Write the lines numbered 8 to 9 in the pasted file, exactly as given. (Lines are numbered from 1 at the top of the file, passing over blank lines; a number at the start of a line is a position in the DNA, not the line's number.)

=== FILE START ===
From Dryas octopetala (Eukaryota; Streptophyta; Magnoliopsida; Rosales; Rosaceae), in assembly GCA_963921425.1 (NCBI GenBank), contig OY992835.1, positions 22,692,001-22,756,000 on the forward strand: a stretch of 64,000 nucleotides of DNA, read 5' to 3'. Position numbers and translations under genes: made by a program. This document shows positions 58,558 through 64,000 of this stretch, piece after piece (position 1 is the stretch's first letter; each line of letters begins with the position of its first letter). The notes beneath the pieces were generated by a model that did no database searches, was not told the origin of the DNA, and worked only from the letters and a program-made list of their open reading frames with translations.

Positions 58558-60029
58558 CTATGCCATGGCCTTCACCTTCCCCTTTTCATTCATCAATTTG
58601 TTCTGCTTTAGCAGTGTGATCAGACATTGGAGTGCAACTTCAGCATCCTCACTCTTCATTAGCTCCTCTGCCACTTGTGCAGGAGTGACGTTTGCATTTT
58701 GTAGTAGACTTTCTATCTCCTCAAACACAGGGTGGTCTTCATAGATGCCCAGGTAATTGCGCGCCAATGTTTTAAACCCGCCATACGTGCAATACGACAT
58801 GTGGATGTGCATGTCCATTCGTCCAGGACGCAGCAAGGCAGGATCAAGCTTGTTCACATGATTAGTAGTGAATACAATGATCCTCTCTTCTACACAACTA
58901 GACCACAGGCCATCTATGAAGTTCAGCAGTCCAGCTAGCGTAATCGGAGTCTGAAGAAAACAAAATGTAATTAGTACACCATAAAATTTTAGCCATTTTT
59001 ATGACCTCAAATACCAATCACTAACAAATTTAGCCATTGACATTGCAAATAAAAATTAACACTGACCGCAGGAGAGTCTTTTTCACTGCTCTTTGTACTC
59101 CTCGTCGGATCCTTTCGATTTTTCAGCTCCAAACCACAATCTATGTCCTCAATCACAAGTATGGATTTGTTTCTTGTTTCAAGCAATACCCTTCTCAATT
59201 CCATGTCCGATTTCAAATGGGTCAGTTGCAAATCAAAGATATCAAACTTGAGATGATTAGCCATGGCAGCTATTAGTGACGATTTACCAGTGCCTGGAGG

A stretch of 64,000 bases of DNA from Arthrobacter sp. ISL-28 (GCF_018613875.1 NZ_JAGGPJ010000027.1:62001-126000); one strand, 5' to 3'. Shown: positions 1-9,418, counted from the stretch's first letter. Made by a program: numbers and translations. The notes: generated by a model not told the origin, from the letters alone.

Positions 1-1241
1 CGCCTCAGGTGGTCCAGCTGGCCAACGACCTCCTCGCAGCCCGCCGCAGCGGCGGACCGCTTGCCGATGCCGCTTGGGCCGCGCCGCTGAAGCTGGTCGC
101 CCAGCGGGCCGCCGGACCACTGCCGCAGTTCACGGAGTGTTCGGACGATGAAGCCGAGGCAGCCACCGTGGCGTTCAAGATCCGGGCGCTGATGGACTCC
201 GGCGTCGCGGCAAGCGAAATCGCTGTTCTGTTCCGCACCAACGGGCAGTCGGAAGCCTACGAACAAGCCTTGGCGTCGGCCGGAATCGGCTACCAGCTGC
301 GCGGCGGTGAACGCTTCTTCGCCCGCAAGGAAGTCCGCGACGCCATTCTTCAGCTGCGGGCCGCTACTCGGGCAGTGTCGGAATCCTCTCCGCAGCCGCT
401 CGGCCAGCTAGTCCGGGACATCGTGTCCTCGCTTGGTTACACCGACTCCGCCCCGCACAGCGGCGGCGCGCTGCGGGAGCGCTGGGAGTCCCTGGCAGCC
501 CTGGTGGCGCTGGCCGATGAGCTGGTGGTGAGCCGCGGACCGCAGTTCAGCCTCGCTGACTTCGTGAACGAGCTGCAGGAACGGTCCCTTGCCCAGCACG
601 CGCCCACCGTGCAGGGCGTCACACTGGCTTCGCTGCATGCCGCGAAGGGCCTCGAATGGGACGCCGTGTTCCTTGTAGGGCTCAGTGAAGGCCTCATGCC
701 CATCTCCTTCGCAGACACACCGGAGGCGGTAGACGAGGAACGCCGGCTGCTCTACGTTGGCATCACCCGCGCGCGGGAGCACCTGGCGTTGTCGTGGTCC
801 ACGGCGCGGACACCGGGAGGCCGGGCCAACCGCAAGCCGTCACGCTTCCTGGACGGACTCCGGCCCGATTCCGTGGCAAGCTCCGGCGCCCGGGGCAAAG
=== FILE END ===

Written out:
59001 ATGACCTCAAATACCAATCACTAACAAATTTAGCCATTGACATTGCAAATAAAAATTAACACTGACCGCAGGAGAGTCTTTTTCACTGCTCTTTGTACTC
59101 CTCGTCGGATCCTTTCGATTTTTCAGCTCCAAACCACAATCTATGTCCTCAATCACAAGTATGGATTTGTTTCTTGTTTCAAGCAATACCCTTCTCAATT